The Seven Year Dress: A Novel by Paulette Mahurin, is the story of Helen Stein. Helen is a teenager ripped from her family and sent to Auschwitz and lives its horrors but also finds a kindness and selflessness in humanity that helped her survive against the odds.
Better World Book Challenge 3 – A Childhood Favorite
In The Hiding Place by Corrie ten Boom, the author and her family lived in Haarlem in the Netherlands in 1940 when the Nazis invaded. As Calvinists, they saw it as their duty to help God’s people and set about creating a hiding place in their home for Jewish people that came to them for refuge. The Hiding Place follows their quest to save those they could and their ultimate capture and internment. Continue reading The Hiding Place by Corrie ten Boom
In 1944, the residents of a northern Alabama town are tested in a way they’ve never been before. Where some of the challenges and secrets are what men are made of, others embody a destruction that will mark the souls of the townsfolk.
[easyazon_link asin=”1400067510″ locale=”US” new_window=”default” nofollow=”default” tag=”rabidreaders-20″]Goebbels: A Biography[/easyazon_link] is an intimate look at the life and death of Joseph Goebbels, Hitler’s right-hand man.
I received a copy of this biography from Netgalley in exchange for my review.
Primo Levi was a twenty-five-year-old chemist living in Turin, Italy when he was arrested as an “Italian Citizen of Jewish Race” and deport to Auschwitz. Survival in Auschwitz chronicles the ten months that Levi spent in the death camp and the triumph of human spirit that kept him alive.
January 27, 2015 marks the 70th anniversary of the liberation of Auschwitz. Levi was one of only twenty survivors in his transport of 650 prisoners. His memoir “If this is a Man” was first released in his home country as a limited run in October of 1947. The version that I read was translated in 1958 by Giulio Einaudi.
[easyazon_link asin=”0684826801″ locale=”US” new_window=”default” nofollow=”default” tag=”rabidreaders-20″]Survival In Auschwitz[/easyazon_link] is a dispassionate account of the Holocaust and Auschwitz Death Camp in a way that seems perhaps a bit odd for an account written a mere few years after the author’s experience. At first I thought that perhaps the removal from the subject was due to the translated text. [easyazon_link asin=”0684826801″ locale=”US” new_window=”default” nofollow=”default” tag=”rabidreaders-20″]Survival In Auschwitz[/easyazon_link] reads awkwardly at points as though there really isn’t a translation for certain things. As the book progressed, I came to believe that the objectivity of Levi in the work perhaps highlights the suffering that its subject must have experienced. [easyazon_link asin=”0684826801″ locale=”US” new_window=”default” nofollow=”default” tag=”rabidreaders-20″]Survival In Auschwitz[/easyazon_link] reads a bit like a victim having to leave the body emotionally to survive a nightmarish experience. Levi’s experience was raw and brutal. He doesn’t describe events in a graphic way but manages to still convey the awfulness of the experience. In the time he was in the camp, Levi didn’t see himself as a man but a slave.
There is always a fragility of life in accounts we hear of the concentration camps. Levi is able to work and he’s sent immediately to perform hard labor in the camp. Anyone who couldn’t work was immediately put to death and if a person became ill they would be sent to a very short-term infirmary where they’d either improve or be sent immediately to the gas chambers.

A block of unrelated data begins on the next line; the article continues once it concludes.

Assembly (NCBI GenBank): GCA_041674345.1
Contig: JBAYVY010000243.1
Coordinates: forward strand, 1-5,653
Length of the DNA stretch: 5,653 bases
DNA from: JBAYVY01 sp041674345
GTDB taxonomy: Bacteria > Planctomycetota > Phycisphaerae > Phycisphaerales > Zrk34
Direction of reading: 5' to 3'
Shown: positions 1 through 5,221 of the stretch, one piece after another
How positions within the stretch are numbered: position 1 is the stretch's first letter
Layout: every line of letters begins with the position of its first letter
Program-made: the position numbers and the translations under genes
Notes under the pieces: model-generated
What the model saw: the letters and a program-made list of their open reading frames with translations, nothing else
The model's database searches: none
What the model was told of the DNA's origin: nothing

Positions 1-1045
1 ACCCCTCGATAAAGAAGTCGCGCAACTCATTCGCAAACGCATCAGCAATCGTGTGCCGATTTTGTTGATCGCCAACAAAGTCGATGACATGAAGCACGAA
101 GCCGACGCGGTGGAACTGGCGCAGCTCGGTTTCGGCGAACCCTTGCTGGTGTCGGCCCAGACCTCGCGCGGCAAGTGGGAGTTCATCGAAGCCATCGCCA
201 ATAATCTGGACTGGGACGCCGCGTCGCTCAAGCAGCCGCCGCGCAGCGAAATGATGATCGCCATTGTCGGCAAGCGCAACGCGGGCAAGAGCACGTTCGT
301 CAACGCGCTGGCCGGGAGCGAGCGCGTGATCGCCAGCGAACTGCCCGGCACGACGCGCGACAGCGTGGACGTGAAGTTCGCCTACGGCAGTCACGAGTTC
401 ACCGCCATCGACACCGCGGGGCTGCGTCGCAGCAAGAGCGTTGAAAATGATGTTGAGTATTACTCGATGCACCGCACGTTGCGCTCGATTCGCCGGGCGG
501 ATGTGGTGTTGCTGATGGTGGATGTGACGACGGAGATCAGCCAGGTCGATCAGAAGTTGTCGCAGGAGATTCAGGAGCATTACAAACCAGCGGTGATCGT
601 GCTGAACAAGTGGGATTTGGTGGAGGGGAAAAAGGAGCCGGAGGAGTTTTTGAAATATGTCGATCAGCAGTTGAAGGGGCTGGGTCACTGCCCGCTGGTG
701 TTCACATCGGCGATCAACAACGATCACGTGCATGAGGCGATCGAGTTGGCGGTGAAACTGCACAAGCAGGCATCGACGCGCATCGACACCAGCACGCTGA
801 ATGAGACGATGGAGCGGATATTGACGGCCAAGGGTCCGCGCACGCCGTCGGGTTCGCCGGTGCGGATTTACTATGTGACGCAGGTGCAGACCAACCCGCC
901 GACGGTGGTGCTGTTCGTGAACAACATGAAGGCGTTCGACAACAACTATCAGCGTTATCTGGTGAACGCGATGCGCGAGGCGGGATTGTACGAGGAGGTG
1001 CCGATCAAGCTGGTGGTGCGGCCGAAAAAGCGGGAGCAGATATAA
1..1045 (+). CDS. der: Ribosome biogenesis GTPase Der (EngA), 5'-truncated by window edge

[easyazon_link asin=”0684826801″ locale=”US” new_window=”default” nofollow=”default” tag=”rabidreaders-20″]Survival In Auschwitz[/easyazon_link] is not a book designed to horrify the reader but to inform. Levi, as an author, doesn’t read as a man who is looking to inspire his audience with his brave perseverance in horrific odds. Levi instead reads as a man who never wants us to forget. The Holocaust is something that happened to him. He was not a religious man and didn’t consider himself a Jew but he was labeled as such and for that label was sent to slavery, degradation and almost certain death. In Levi’s eyes, he regained his humanity when he was sent to the infirmary for 10 days and spared a march that would have surely killed him.
Levi’s bravery to write such a work and so soon after the experience astounds the reader. Ten months must have seemed a lifetime to this 25-year-old as he saw cruelty and hate and people dying every day. The people that Levi described as emaciated and broken can be viewed in historical footage of the Liberation of Auschwitz. Levi doesn’t seem to hate the Germans in his narrative and the minimization of them seems to be something of a dehumanizing of them. They are the faceless mass. They are the uncertain evil gobbling the souls of those around him.
[easyazon_link asin=”0684826801″ locale=”US” new_window=”default” nofollow=”default” tag=”rabidreaders-20″]Survival In Auschwitz[/easyazon_link] is well written, poignant and simply an important work of nonfiction. Please, take a moment to remember today the 4.1 million people who died at this horrible death camp.
You can read an excerpt and buy Survival In Auschwitz by Primo Levi on:
Straw Writes by Christopher Shugrue is a look into the life of a man returned from war and suffering from PTSD. Returning to civilian life is not an easy process for a person lost in an internal world of horror and tragedy.
In Flying Loyalties by Helmuth Palmer, Hansi lives a happy life in Scotland indulging in a passion for planes when World War II breaks out. His Austrian background and bi-lingual abilities make him the perfect spy. Hansi uncovers a horrifying plan by Hitler to develop the atomic bomb. Can he prevent the impending disaster?
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